Thursday evening at the Taube Museum of Art, patrons can visit with both of the artists whose works are on exhibit there.
From 5:30 to 7 p.m. hors d'oeuvres and wine will be served at the reception which is free and open to the public. The exhibits "Native Americans: The New Town Portraits 2010" by photographer Herbert Ascherman Jr. in the main gallery and "Peaces of Me" by painter and sculptor Joan Hansen in the lower gallery will be on display at the Taube through June 18.
"Joan Hansen is displaying her master's exhibit thesis," said executive director Nancy Walter. "She's been teaching for 33 years, not all in Minot, but she's teaching art at Central Campus currently."
Terry J. Aman/MDN - - “Native Americans: The New Town Portraits 2010” by Herbert Ascherman Jr. on display in the Taube Museum of Art.
Terry J. Aman/MDN - - “New Tree” by Joan Hansen is part of the “Peaces of Me” exhibit in the lower level of the Taube Museum of Art.
Terry J. Aman/MDN - - “Old Tree” by Joan Hansen is part of the “Peaces of Me” exhibit in the lower level of the Taube Museum of Art.
Hansen's work comprises a wide diversity of mediums and subject matter in rich, vibrant colors. She has pieces of ceramics, photography, mixed media and paintings.
"My masters is in education with a concentration in art at MSU," Hansen wrote in her statement. "I ... believe in order to teach art, you must be able to create what you teach. Being able to watch your students develop skills and learn to create is absolutely the greatest reward any art teacher could have."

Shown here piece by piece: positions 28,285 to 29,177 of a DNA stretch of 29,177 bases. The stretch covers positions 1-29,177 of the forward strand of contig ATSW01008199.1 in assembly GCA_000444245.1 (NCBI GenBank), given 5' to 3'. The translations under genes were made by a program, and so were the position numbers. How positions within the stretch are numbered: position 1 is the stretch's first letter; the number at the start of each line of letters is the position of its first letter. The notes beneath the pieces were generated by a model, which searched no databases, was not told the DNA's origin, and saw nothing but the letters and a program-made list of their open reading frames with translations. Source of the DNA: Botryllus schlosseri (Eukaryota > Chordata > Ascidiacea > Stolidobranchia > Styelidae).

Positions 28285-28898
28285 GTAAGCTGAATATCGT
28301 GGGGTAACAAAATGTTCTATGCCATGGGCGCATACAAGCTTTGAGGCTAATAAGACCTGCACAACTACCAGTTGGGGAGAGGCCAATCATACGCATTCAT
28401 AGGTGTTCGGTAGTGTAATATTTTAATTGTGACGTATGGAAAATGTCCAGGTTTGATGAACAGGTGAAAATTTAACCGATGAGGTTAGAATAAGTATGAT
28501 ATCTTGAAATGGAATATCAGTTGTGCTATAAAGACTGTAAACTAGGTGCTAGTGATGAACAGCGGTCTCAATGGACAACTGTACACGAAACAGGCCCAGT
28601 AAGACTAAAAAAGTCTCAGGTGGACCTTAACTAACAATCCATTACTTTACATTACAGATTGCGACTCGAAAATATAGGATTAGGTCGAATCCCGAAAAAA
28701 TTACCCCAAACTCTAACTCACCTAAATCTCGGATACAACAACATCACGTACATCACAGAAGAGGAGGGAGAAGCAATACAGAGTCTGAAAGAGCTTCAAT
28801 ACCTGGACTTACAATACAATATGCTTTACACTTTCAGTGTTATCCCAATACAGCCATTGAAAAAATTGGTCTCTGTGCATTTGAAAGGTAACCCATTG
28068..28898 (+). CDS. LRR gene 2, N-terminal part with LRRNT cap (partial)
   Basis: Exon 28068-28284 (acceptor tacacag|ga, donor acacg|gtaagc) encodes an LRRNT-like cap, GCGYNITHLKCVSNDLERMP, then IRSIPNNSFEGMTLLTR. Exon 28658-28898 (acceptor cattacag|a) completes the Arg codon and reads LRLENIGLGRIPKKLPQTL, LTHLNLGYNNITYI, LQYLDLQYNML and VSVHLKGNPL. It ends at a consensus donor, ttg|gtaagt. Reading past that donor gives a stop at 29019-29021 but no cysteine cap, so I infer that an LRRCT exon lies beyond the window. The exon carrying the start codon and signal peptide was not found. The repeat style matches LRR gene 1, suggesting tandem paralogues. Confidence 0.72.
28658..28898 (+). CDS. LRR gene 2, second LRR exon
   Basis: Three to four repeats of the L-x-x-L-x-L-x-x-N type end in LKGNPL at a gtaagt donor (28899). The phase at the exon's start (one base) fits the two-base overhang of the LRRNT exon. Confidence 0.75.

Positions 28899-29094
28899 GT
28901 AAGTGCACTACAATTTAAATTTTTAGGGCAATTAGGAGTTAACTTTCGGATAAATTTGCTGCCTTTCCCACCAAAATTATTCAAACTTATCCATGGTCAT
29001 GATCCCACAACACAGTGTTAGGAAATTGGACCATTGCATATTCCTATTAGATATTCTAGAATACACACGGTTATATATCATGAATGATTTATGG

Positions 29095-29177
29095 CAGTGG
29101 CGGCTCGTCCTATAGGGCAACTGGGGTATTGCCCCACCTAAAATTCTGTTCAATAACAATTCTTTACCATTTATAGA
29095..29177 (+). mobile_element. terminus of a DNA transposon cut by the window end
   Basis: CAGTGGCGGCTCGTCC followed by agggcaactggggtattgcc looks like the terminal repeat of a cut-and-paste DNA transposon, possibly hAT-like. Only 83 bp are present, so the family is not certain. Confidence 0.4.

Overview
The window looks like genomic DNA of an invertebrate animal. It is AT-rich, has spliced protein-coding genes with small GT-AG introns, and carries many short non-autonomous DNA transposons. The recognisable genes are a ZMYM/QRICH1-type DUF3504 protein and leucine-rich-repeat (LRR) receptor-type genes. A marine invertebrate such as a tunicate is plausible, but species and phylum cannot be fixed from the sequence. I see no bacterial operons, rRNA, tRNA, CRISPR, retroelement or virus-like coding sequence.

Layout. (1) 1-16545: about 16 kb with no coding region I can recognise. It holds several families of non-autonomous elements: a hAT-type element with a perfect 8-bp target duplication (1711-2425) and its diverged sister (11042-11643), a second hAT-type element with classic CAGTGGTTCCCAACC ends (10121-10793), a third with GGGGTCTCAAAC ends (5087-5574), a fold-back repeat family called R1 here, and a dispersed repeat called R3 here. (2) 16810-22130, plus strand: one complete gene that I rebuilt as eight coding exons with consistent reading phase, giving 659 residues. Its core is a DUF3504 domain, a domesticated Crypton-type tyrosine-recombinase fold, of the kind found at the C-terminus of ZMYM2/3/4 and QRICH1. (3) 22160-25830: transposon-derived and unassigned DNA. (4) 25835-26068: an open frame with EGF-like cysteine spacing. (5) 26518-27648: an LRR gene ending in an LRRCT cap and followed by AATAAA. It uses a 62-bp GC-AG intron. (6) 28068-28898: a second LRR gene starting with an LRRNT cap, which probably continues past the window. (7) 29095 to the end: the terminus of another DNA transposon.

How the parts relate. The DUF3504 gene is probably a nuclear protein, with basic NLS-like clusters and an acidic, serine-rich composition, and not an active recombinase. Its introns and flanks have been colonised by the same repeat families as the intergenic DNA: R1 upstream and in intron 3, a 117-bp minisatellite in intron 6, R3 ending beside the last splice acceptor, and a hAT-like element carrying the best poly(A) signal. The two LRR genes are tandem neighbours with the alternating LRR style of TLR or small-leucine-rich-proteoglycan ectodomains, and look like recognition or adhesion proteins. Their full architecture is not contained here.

Her collection is named for the pieces of herself that go into each creation, she said, and that creative process which gives her peace.
Ascherman's goal for many years had been to make a study of elders and descendants of many of the famous Indian chieftains, and he spent several weeks in Fort Berthold producing a portrait portfolio.
The Ohio photographer is following in the path of photographer Edward Sheriff Curtis (1868-1952) who devoted his life to the documentation of American Indians.
Ascherman's statement says, "Working with a large format view camera and sheet film, and printing in the magnificent 19th century handmade process of platinum, I have produced portraits which are simultaneously classic and contemporary. My subjects are the traditional as well as current faces of the Mandan, Hidatsa and Arikara Tribes from the Fort Berthold Reservation in North Dakota."
The platinum process is considered the most durable of all processes, producing images of sufficient stability to survive an estimated thousands of years, and with a broad range of tonal gradients in what appears at first to be simple black-and-white photos.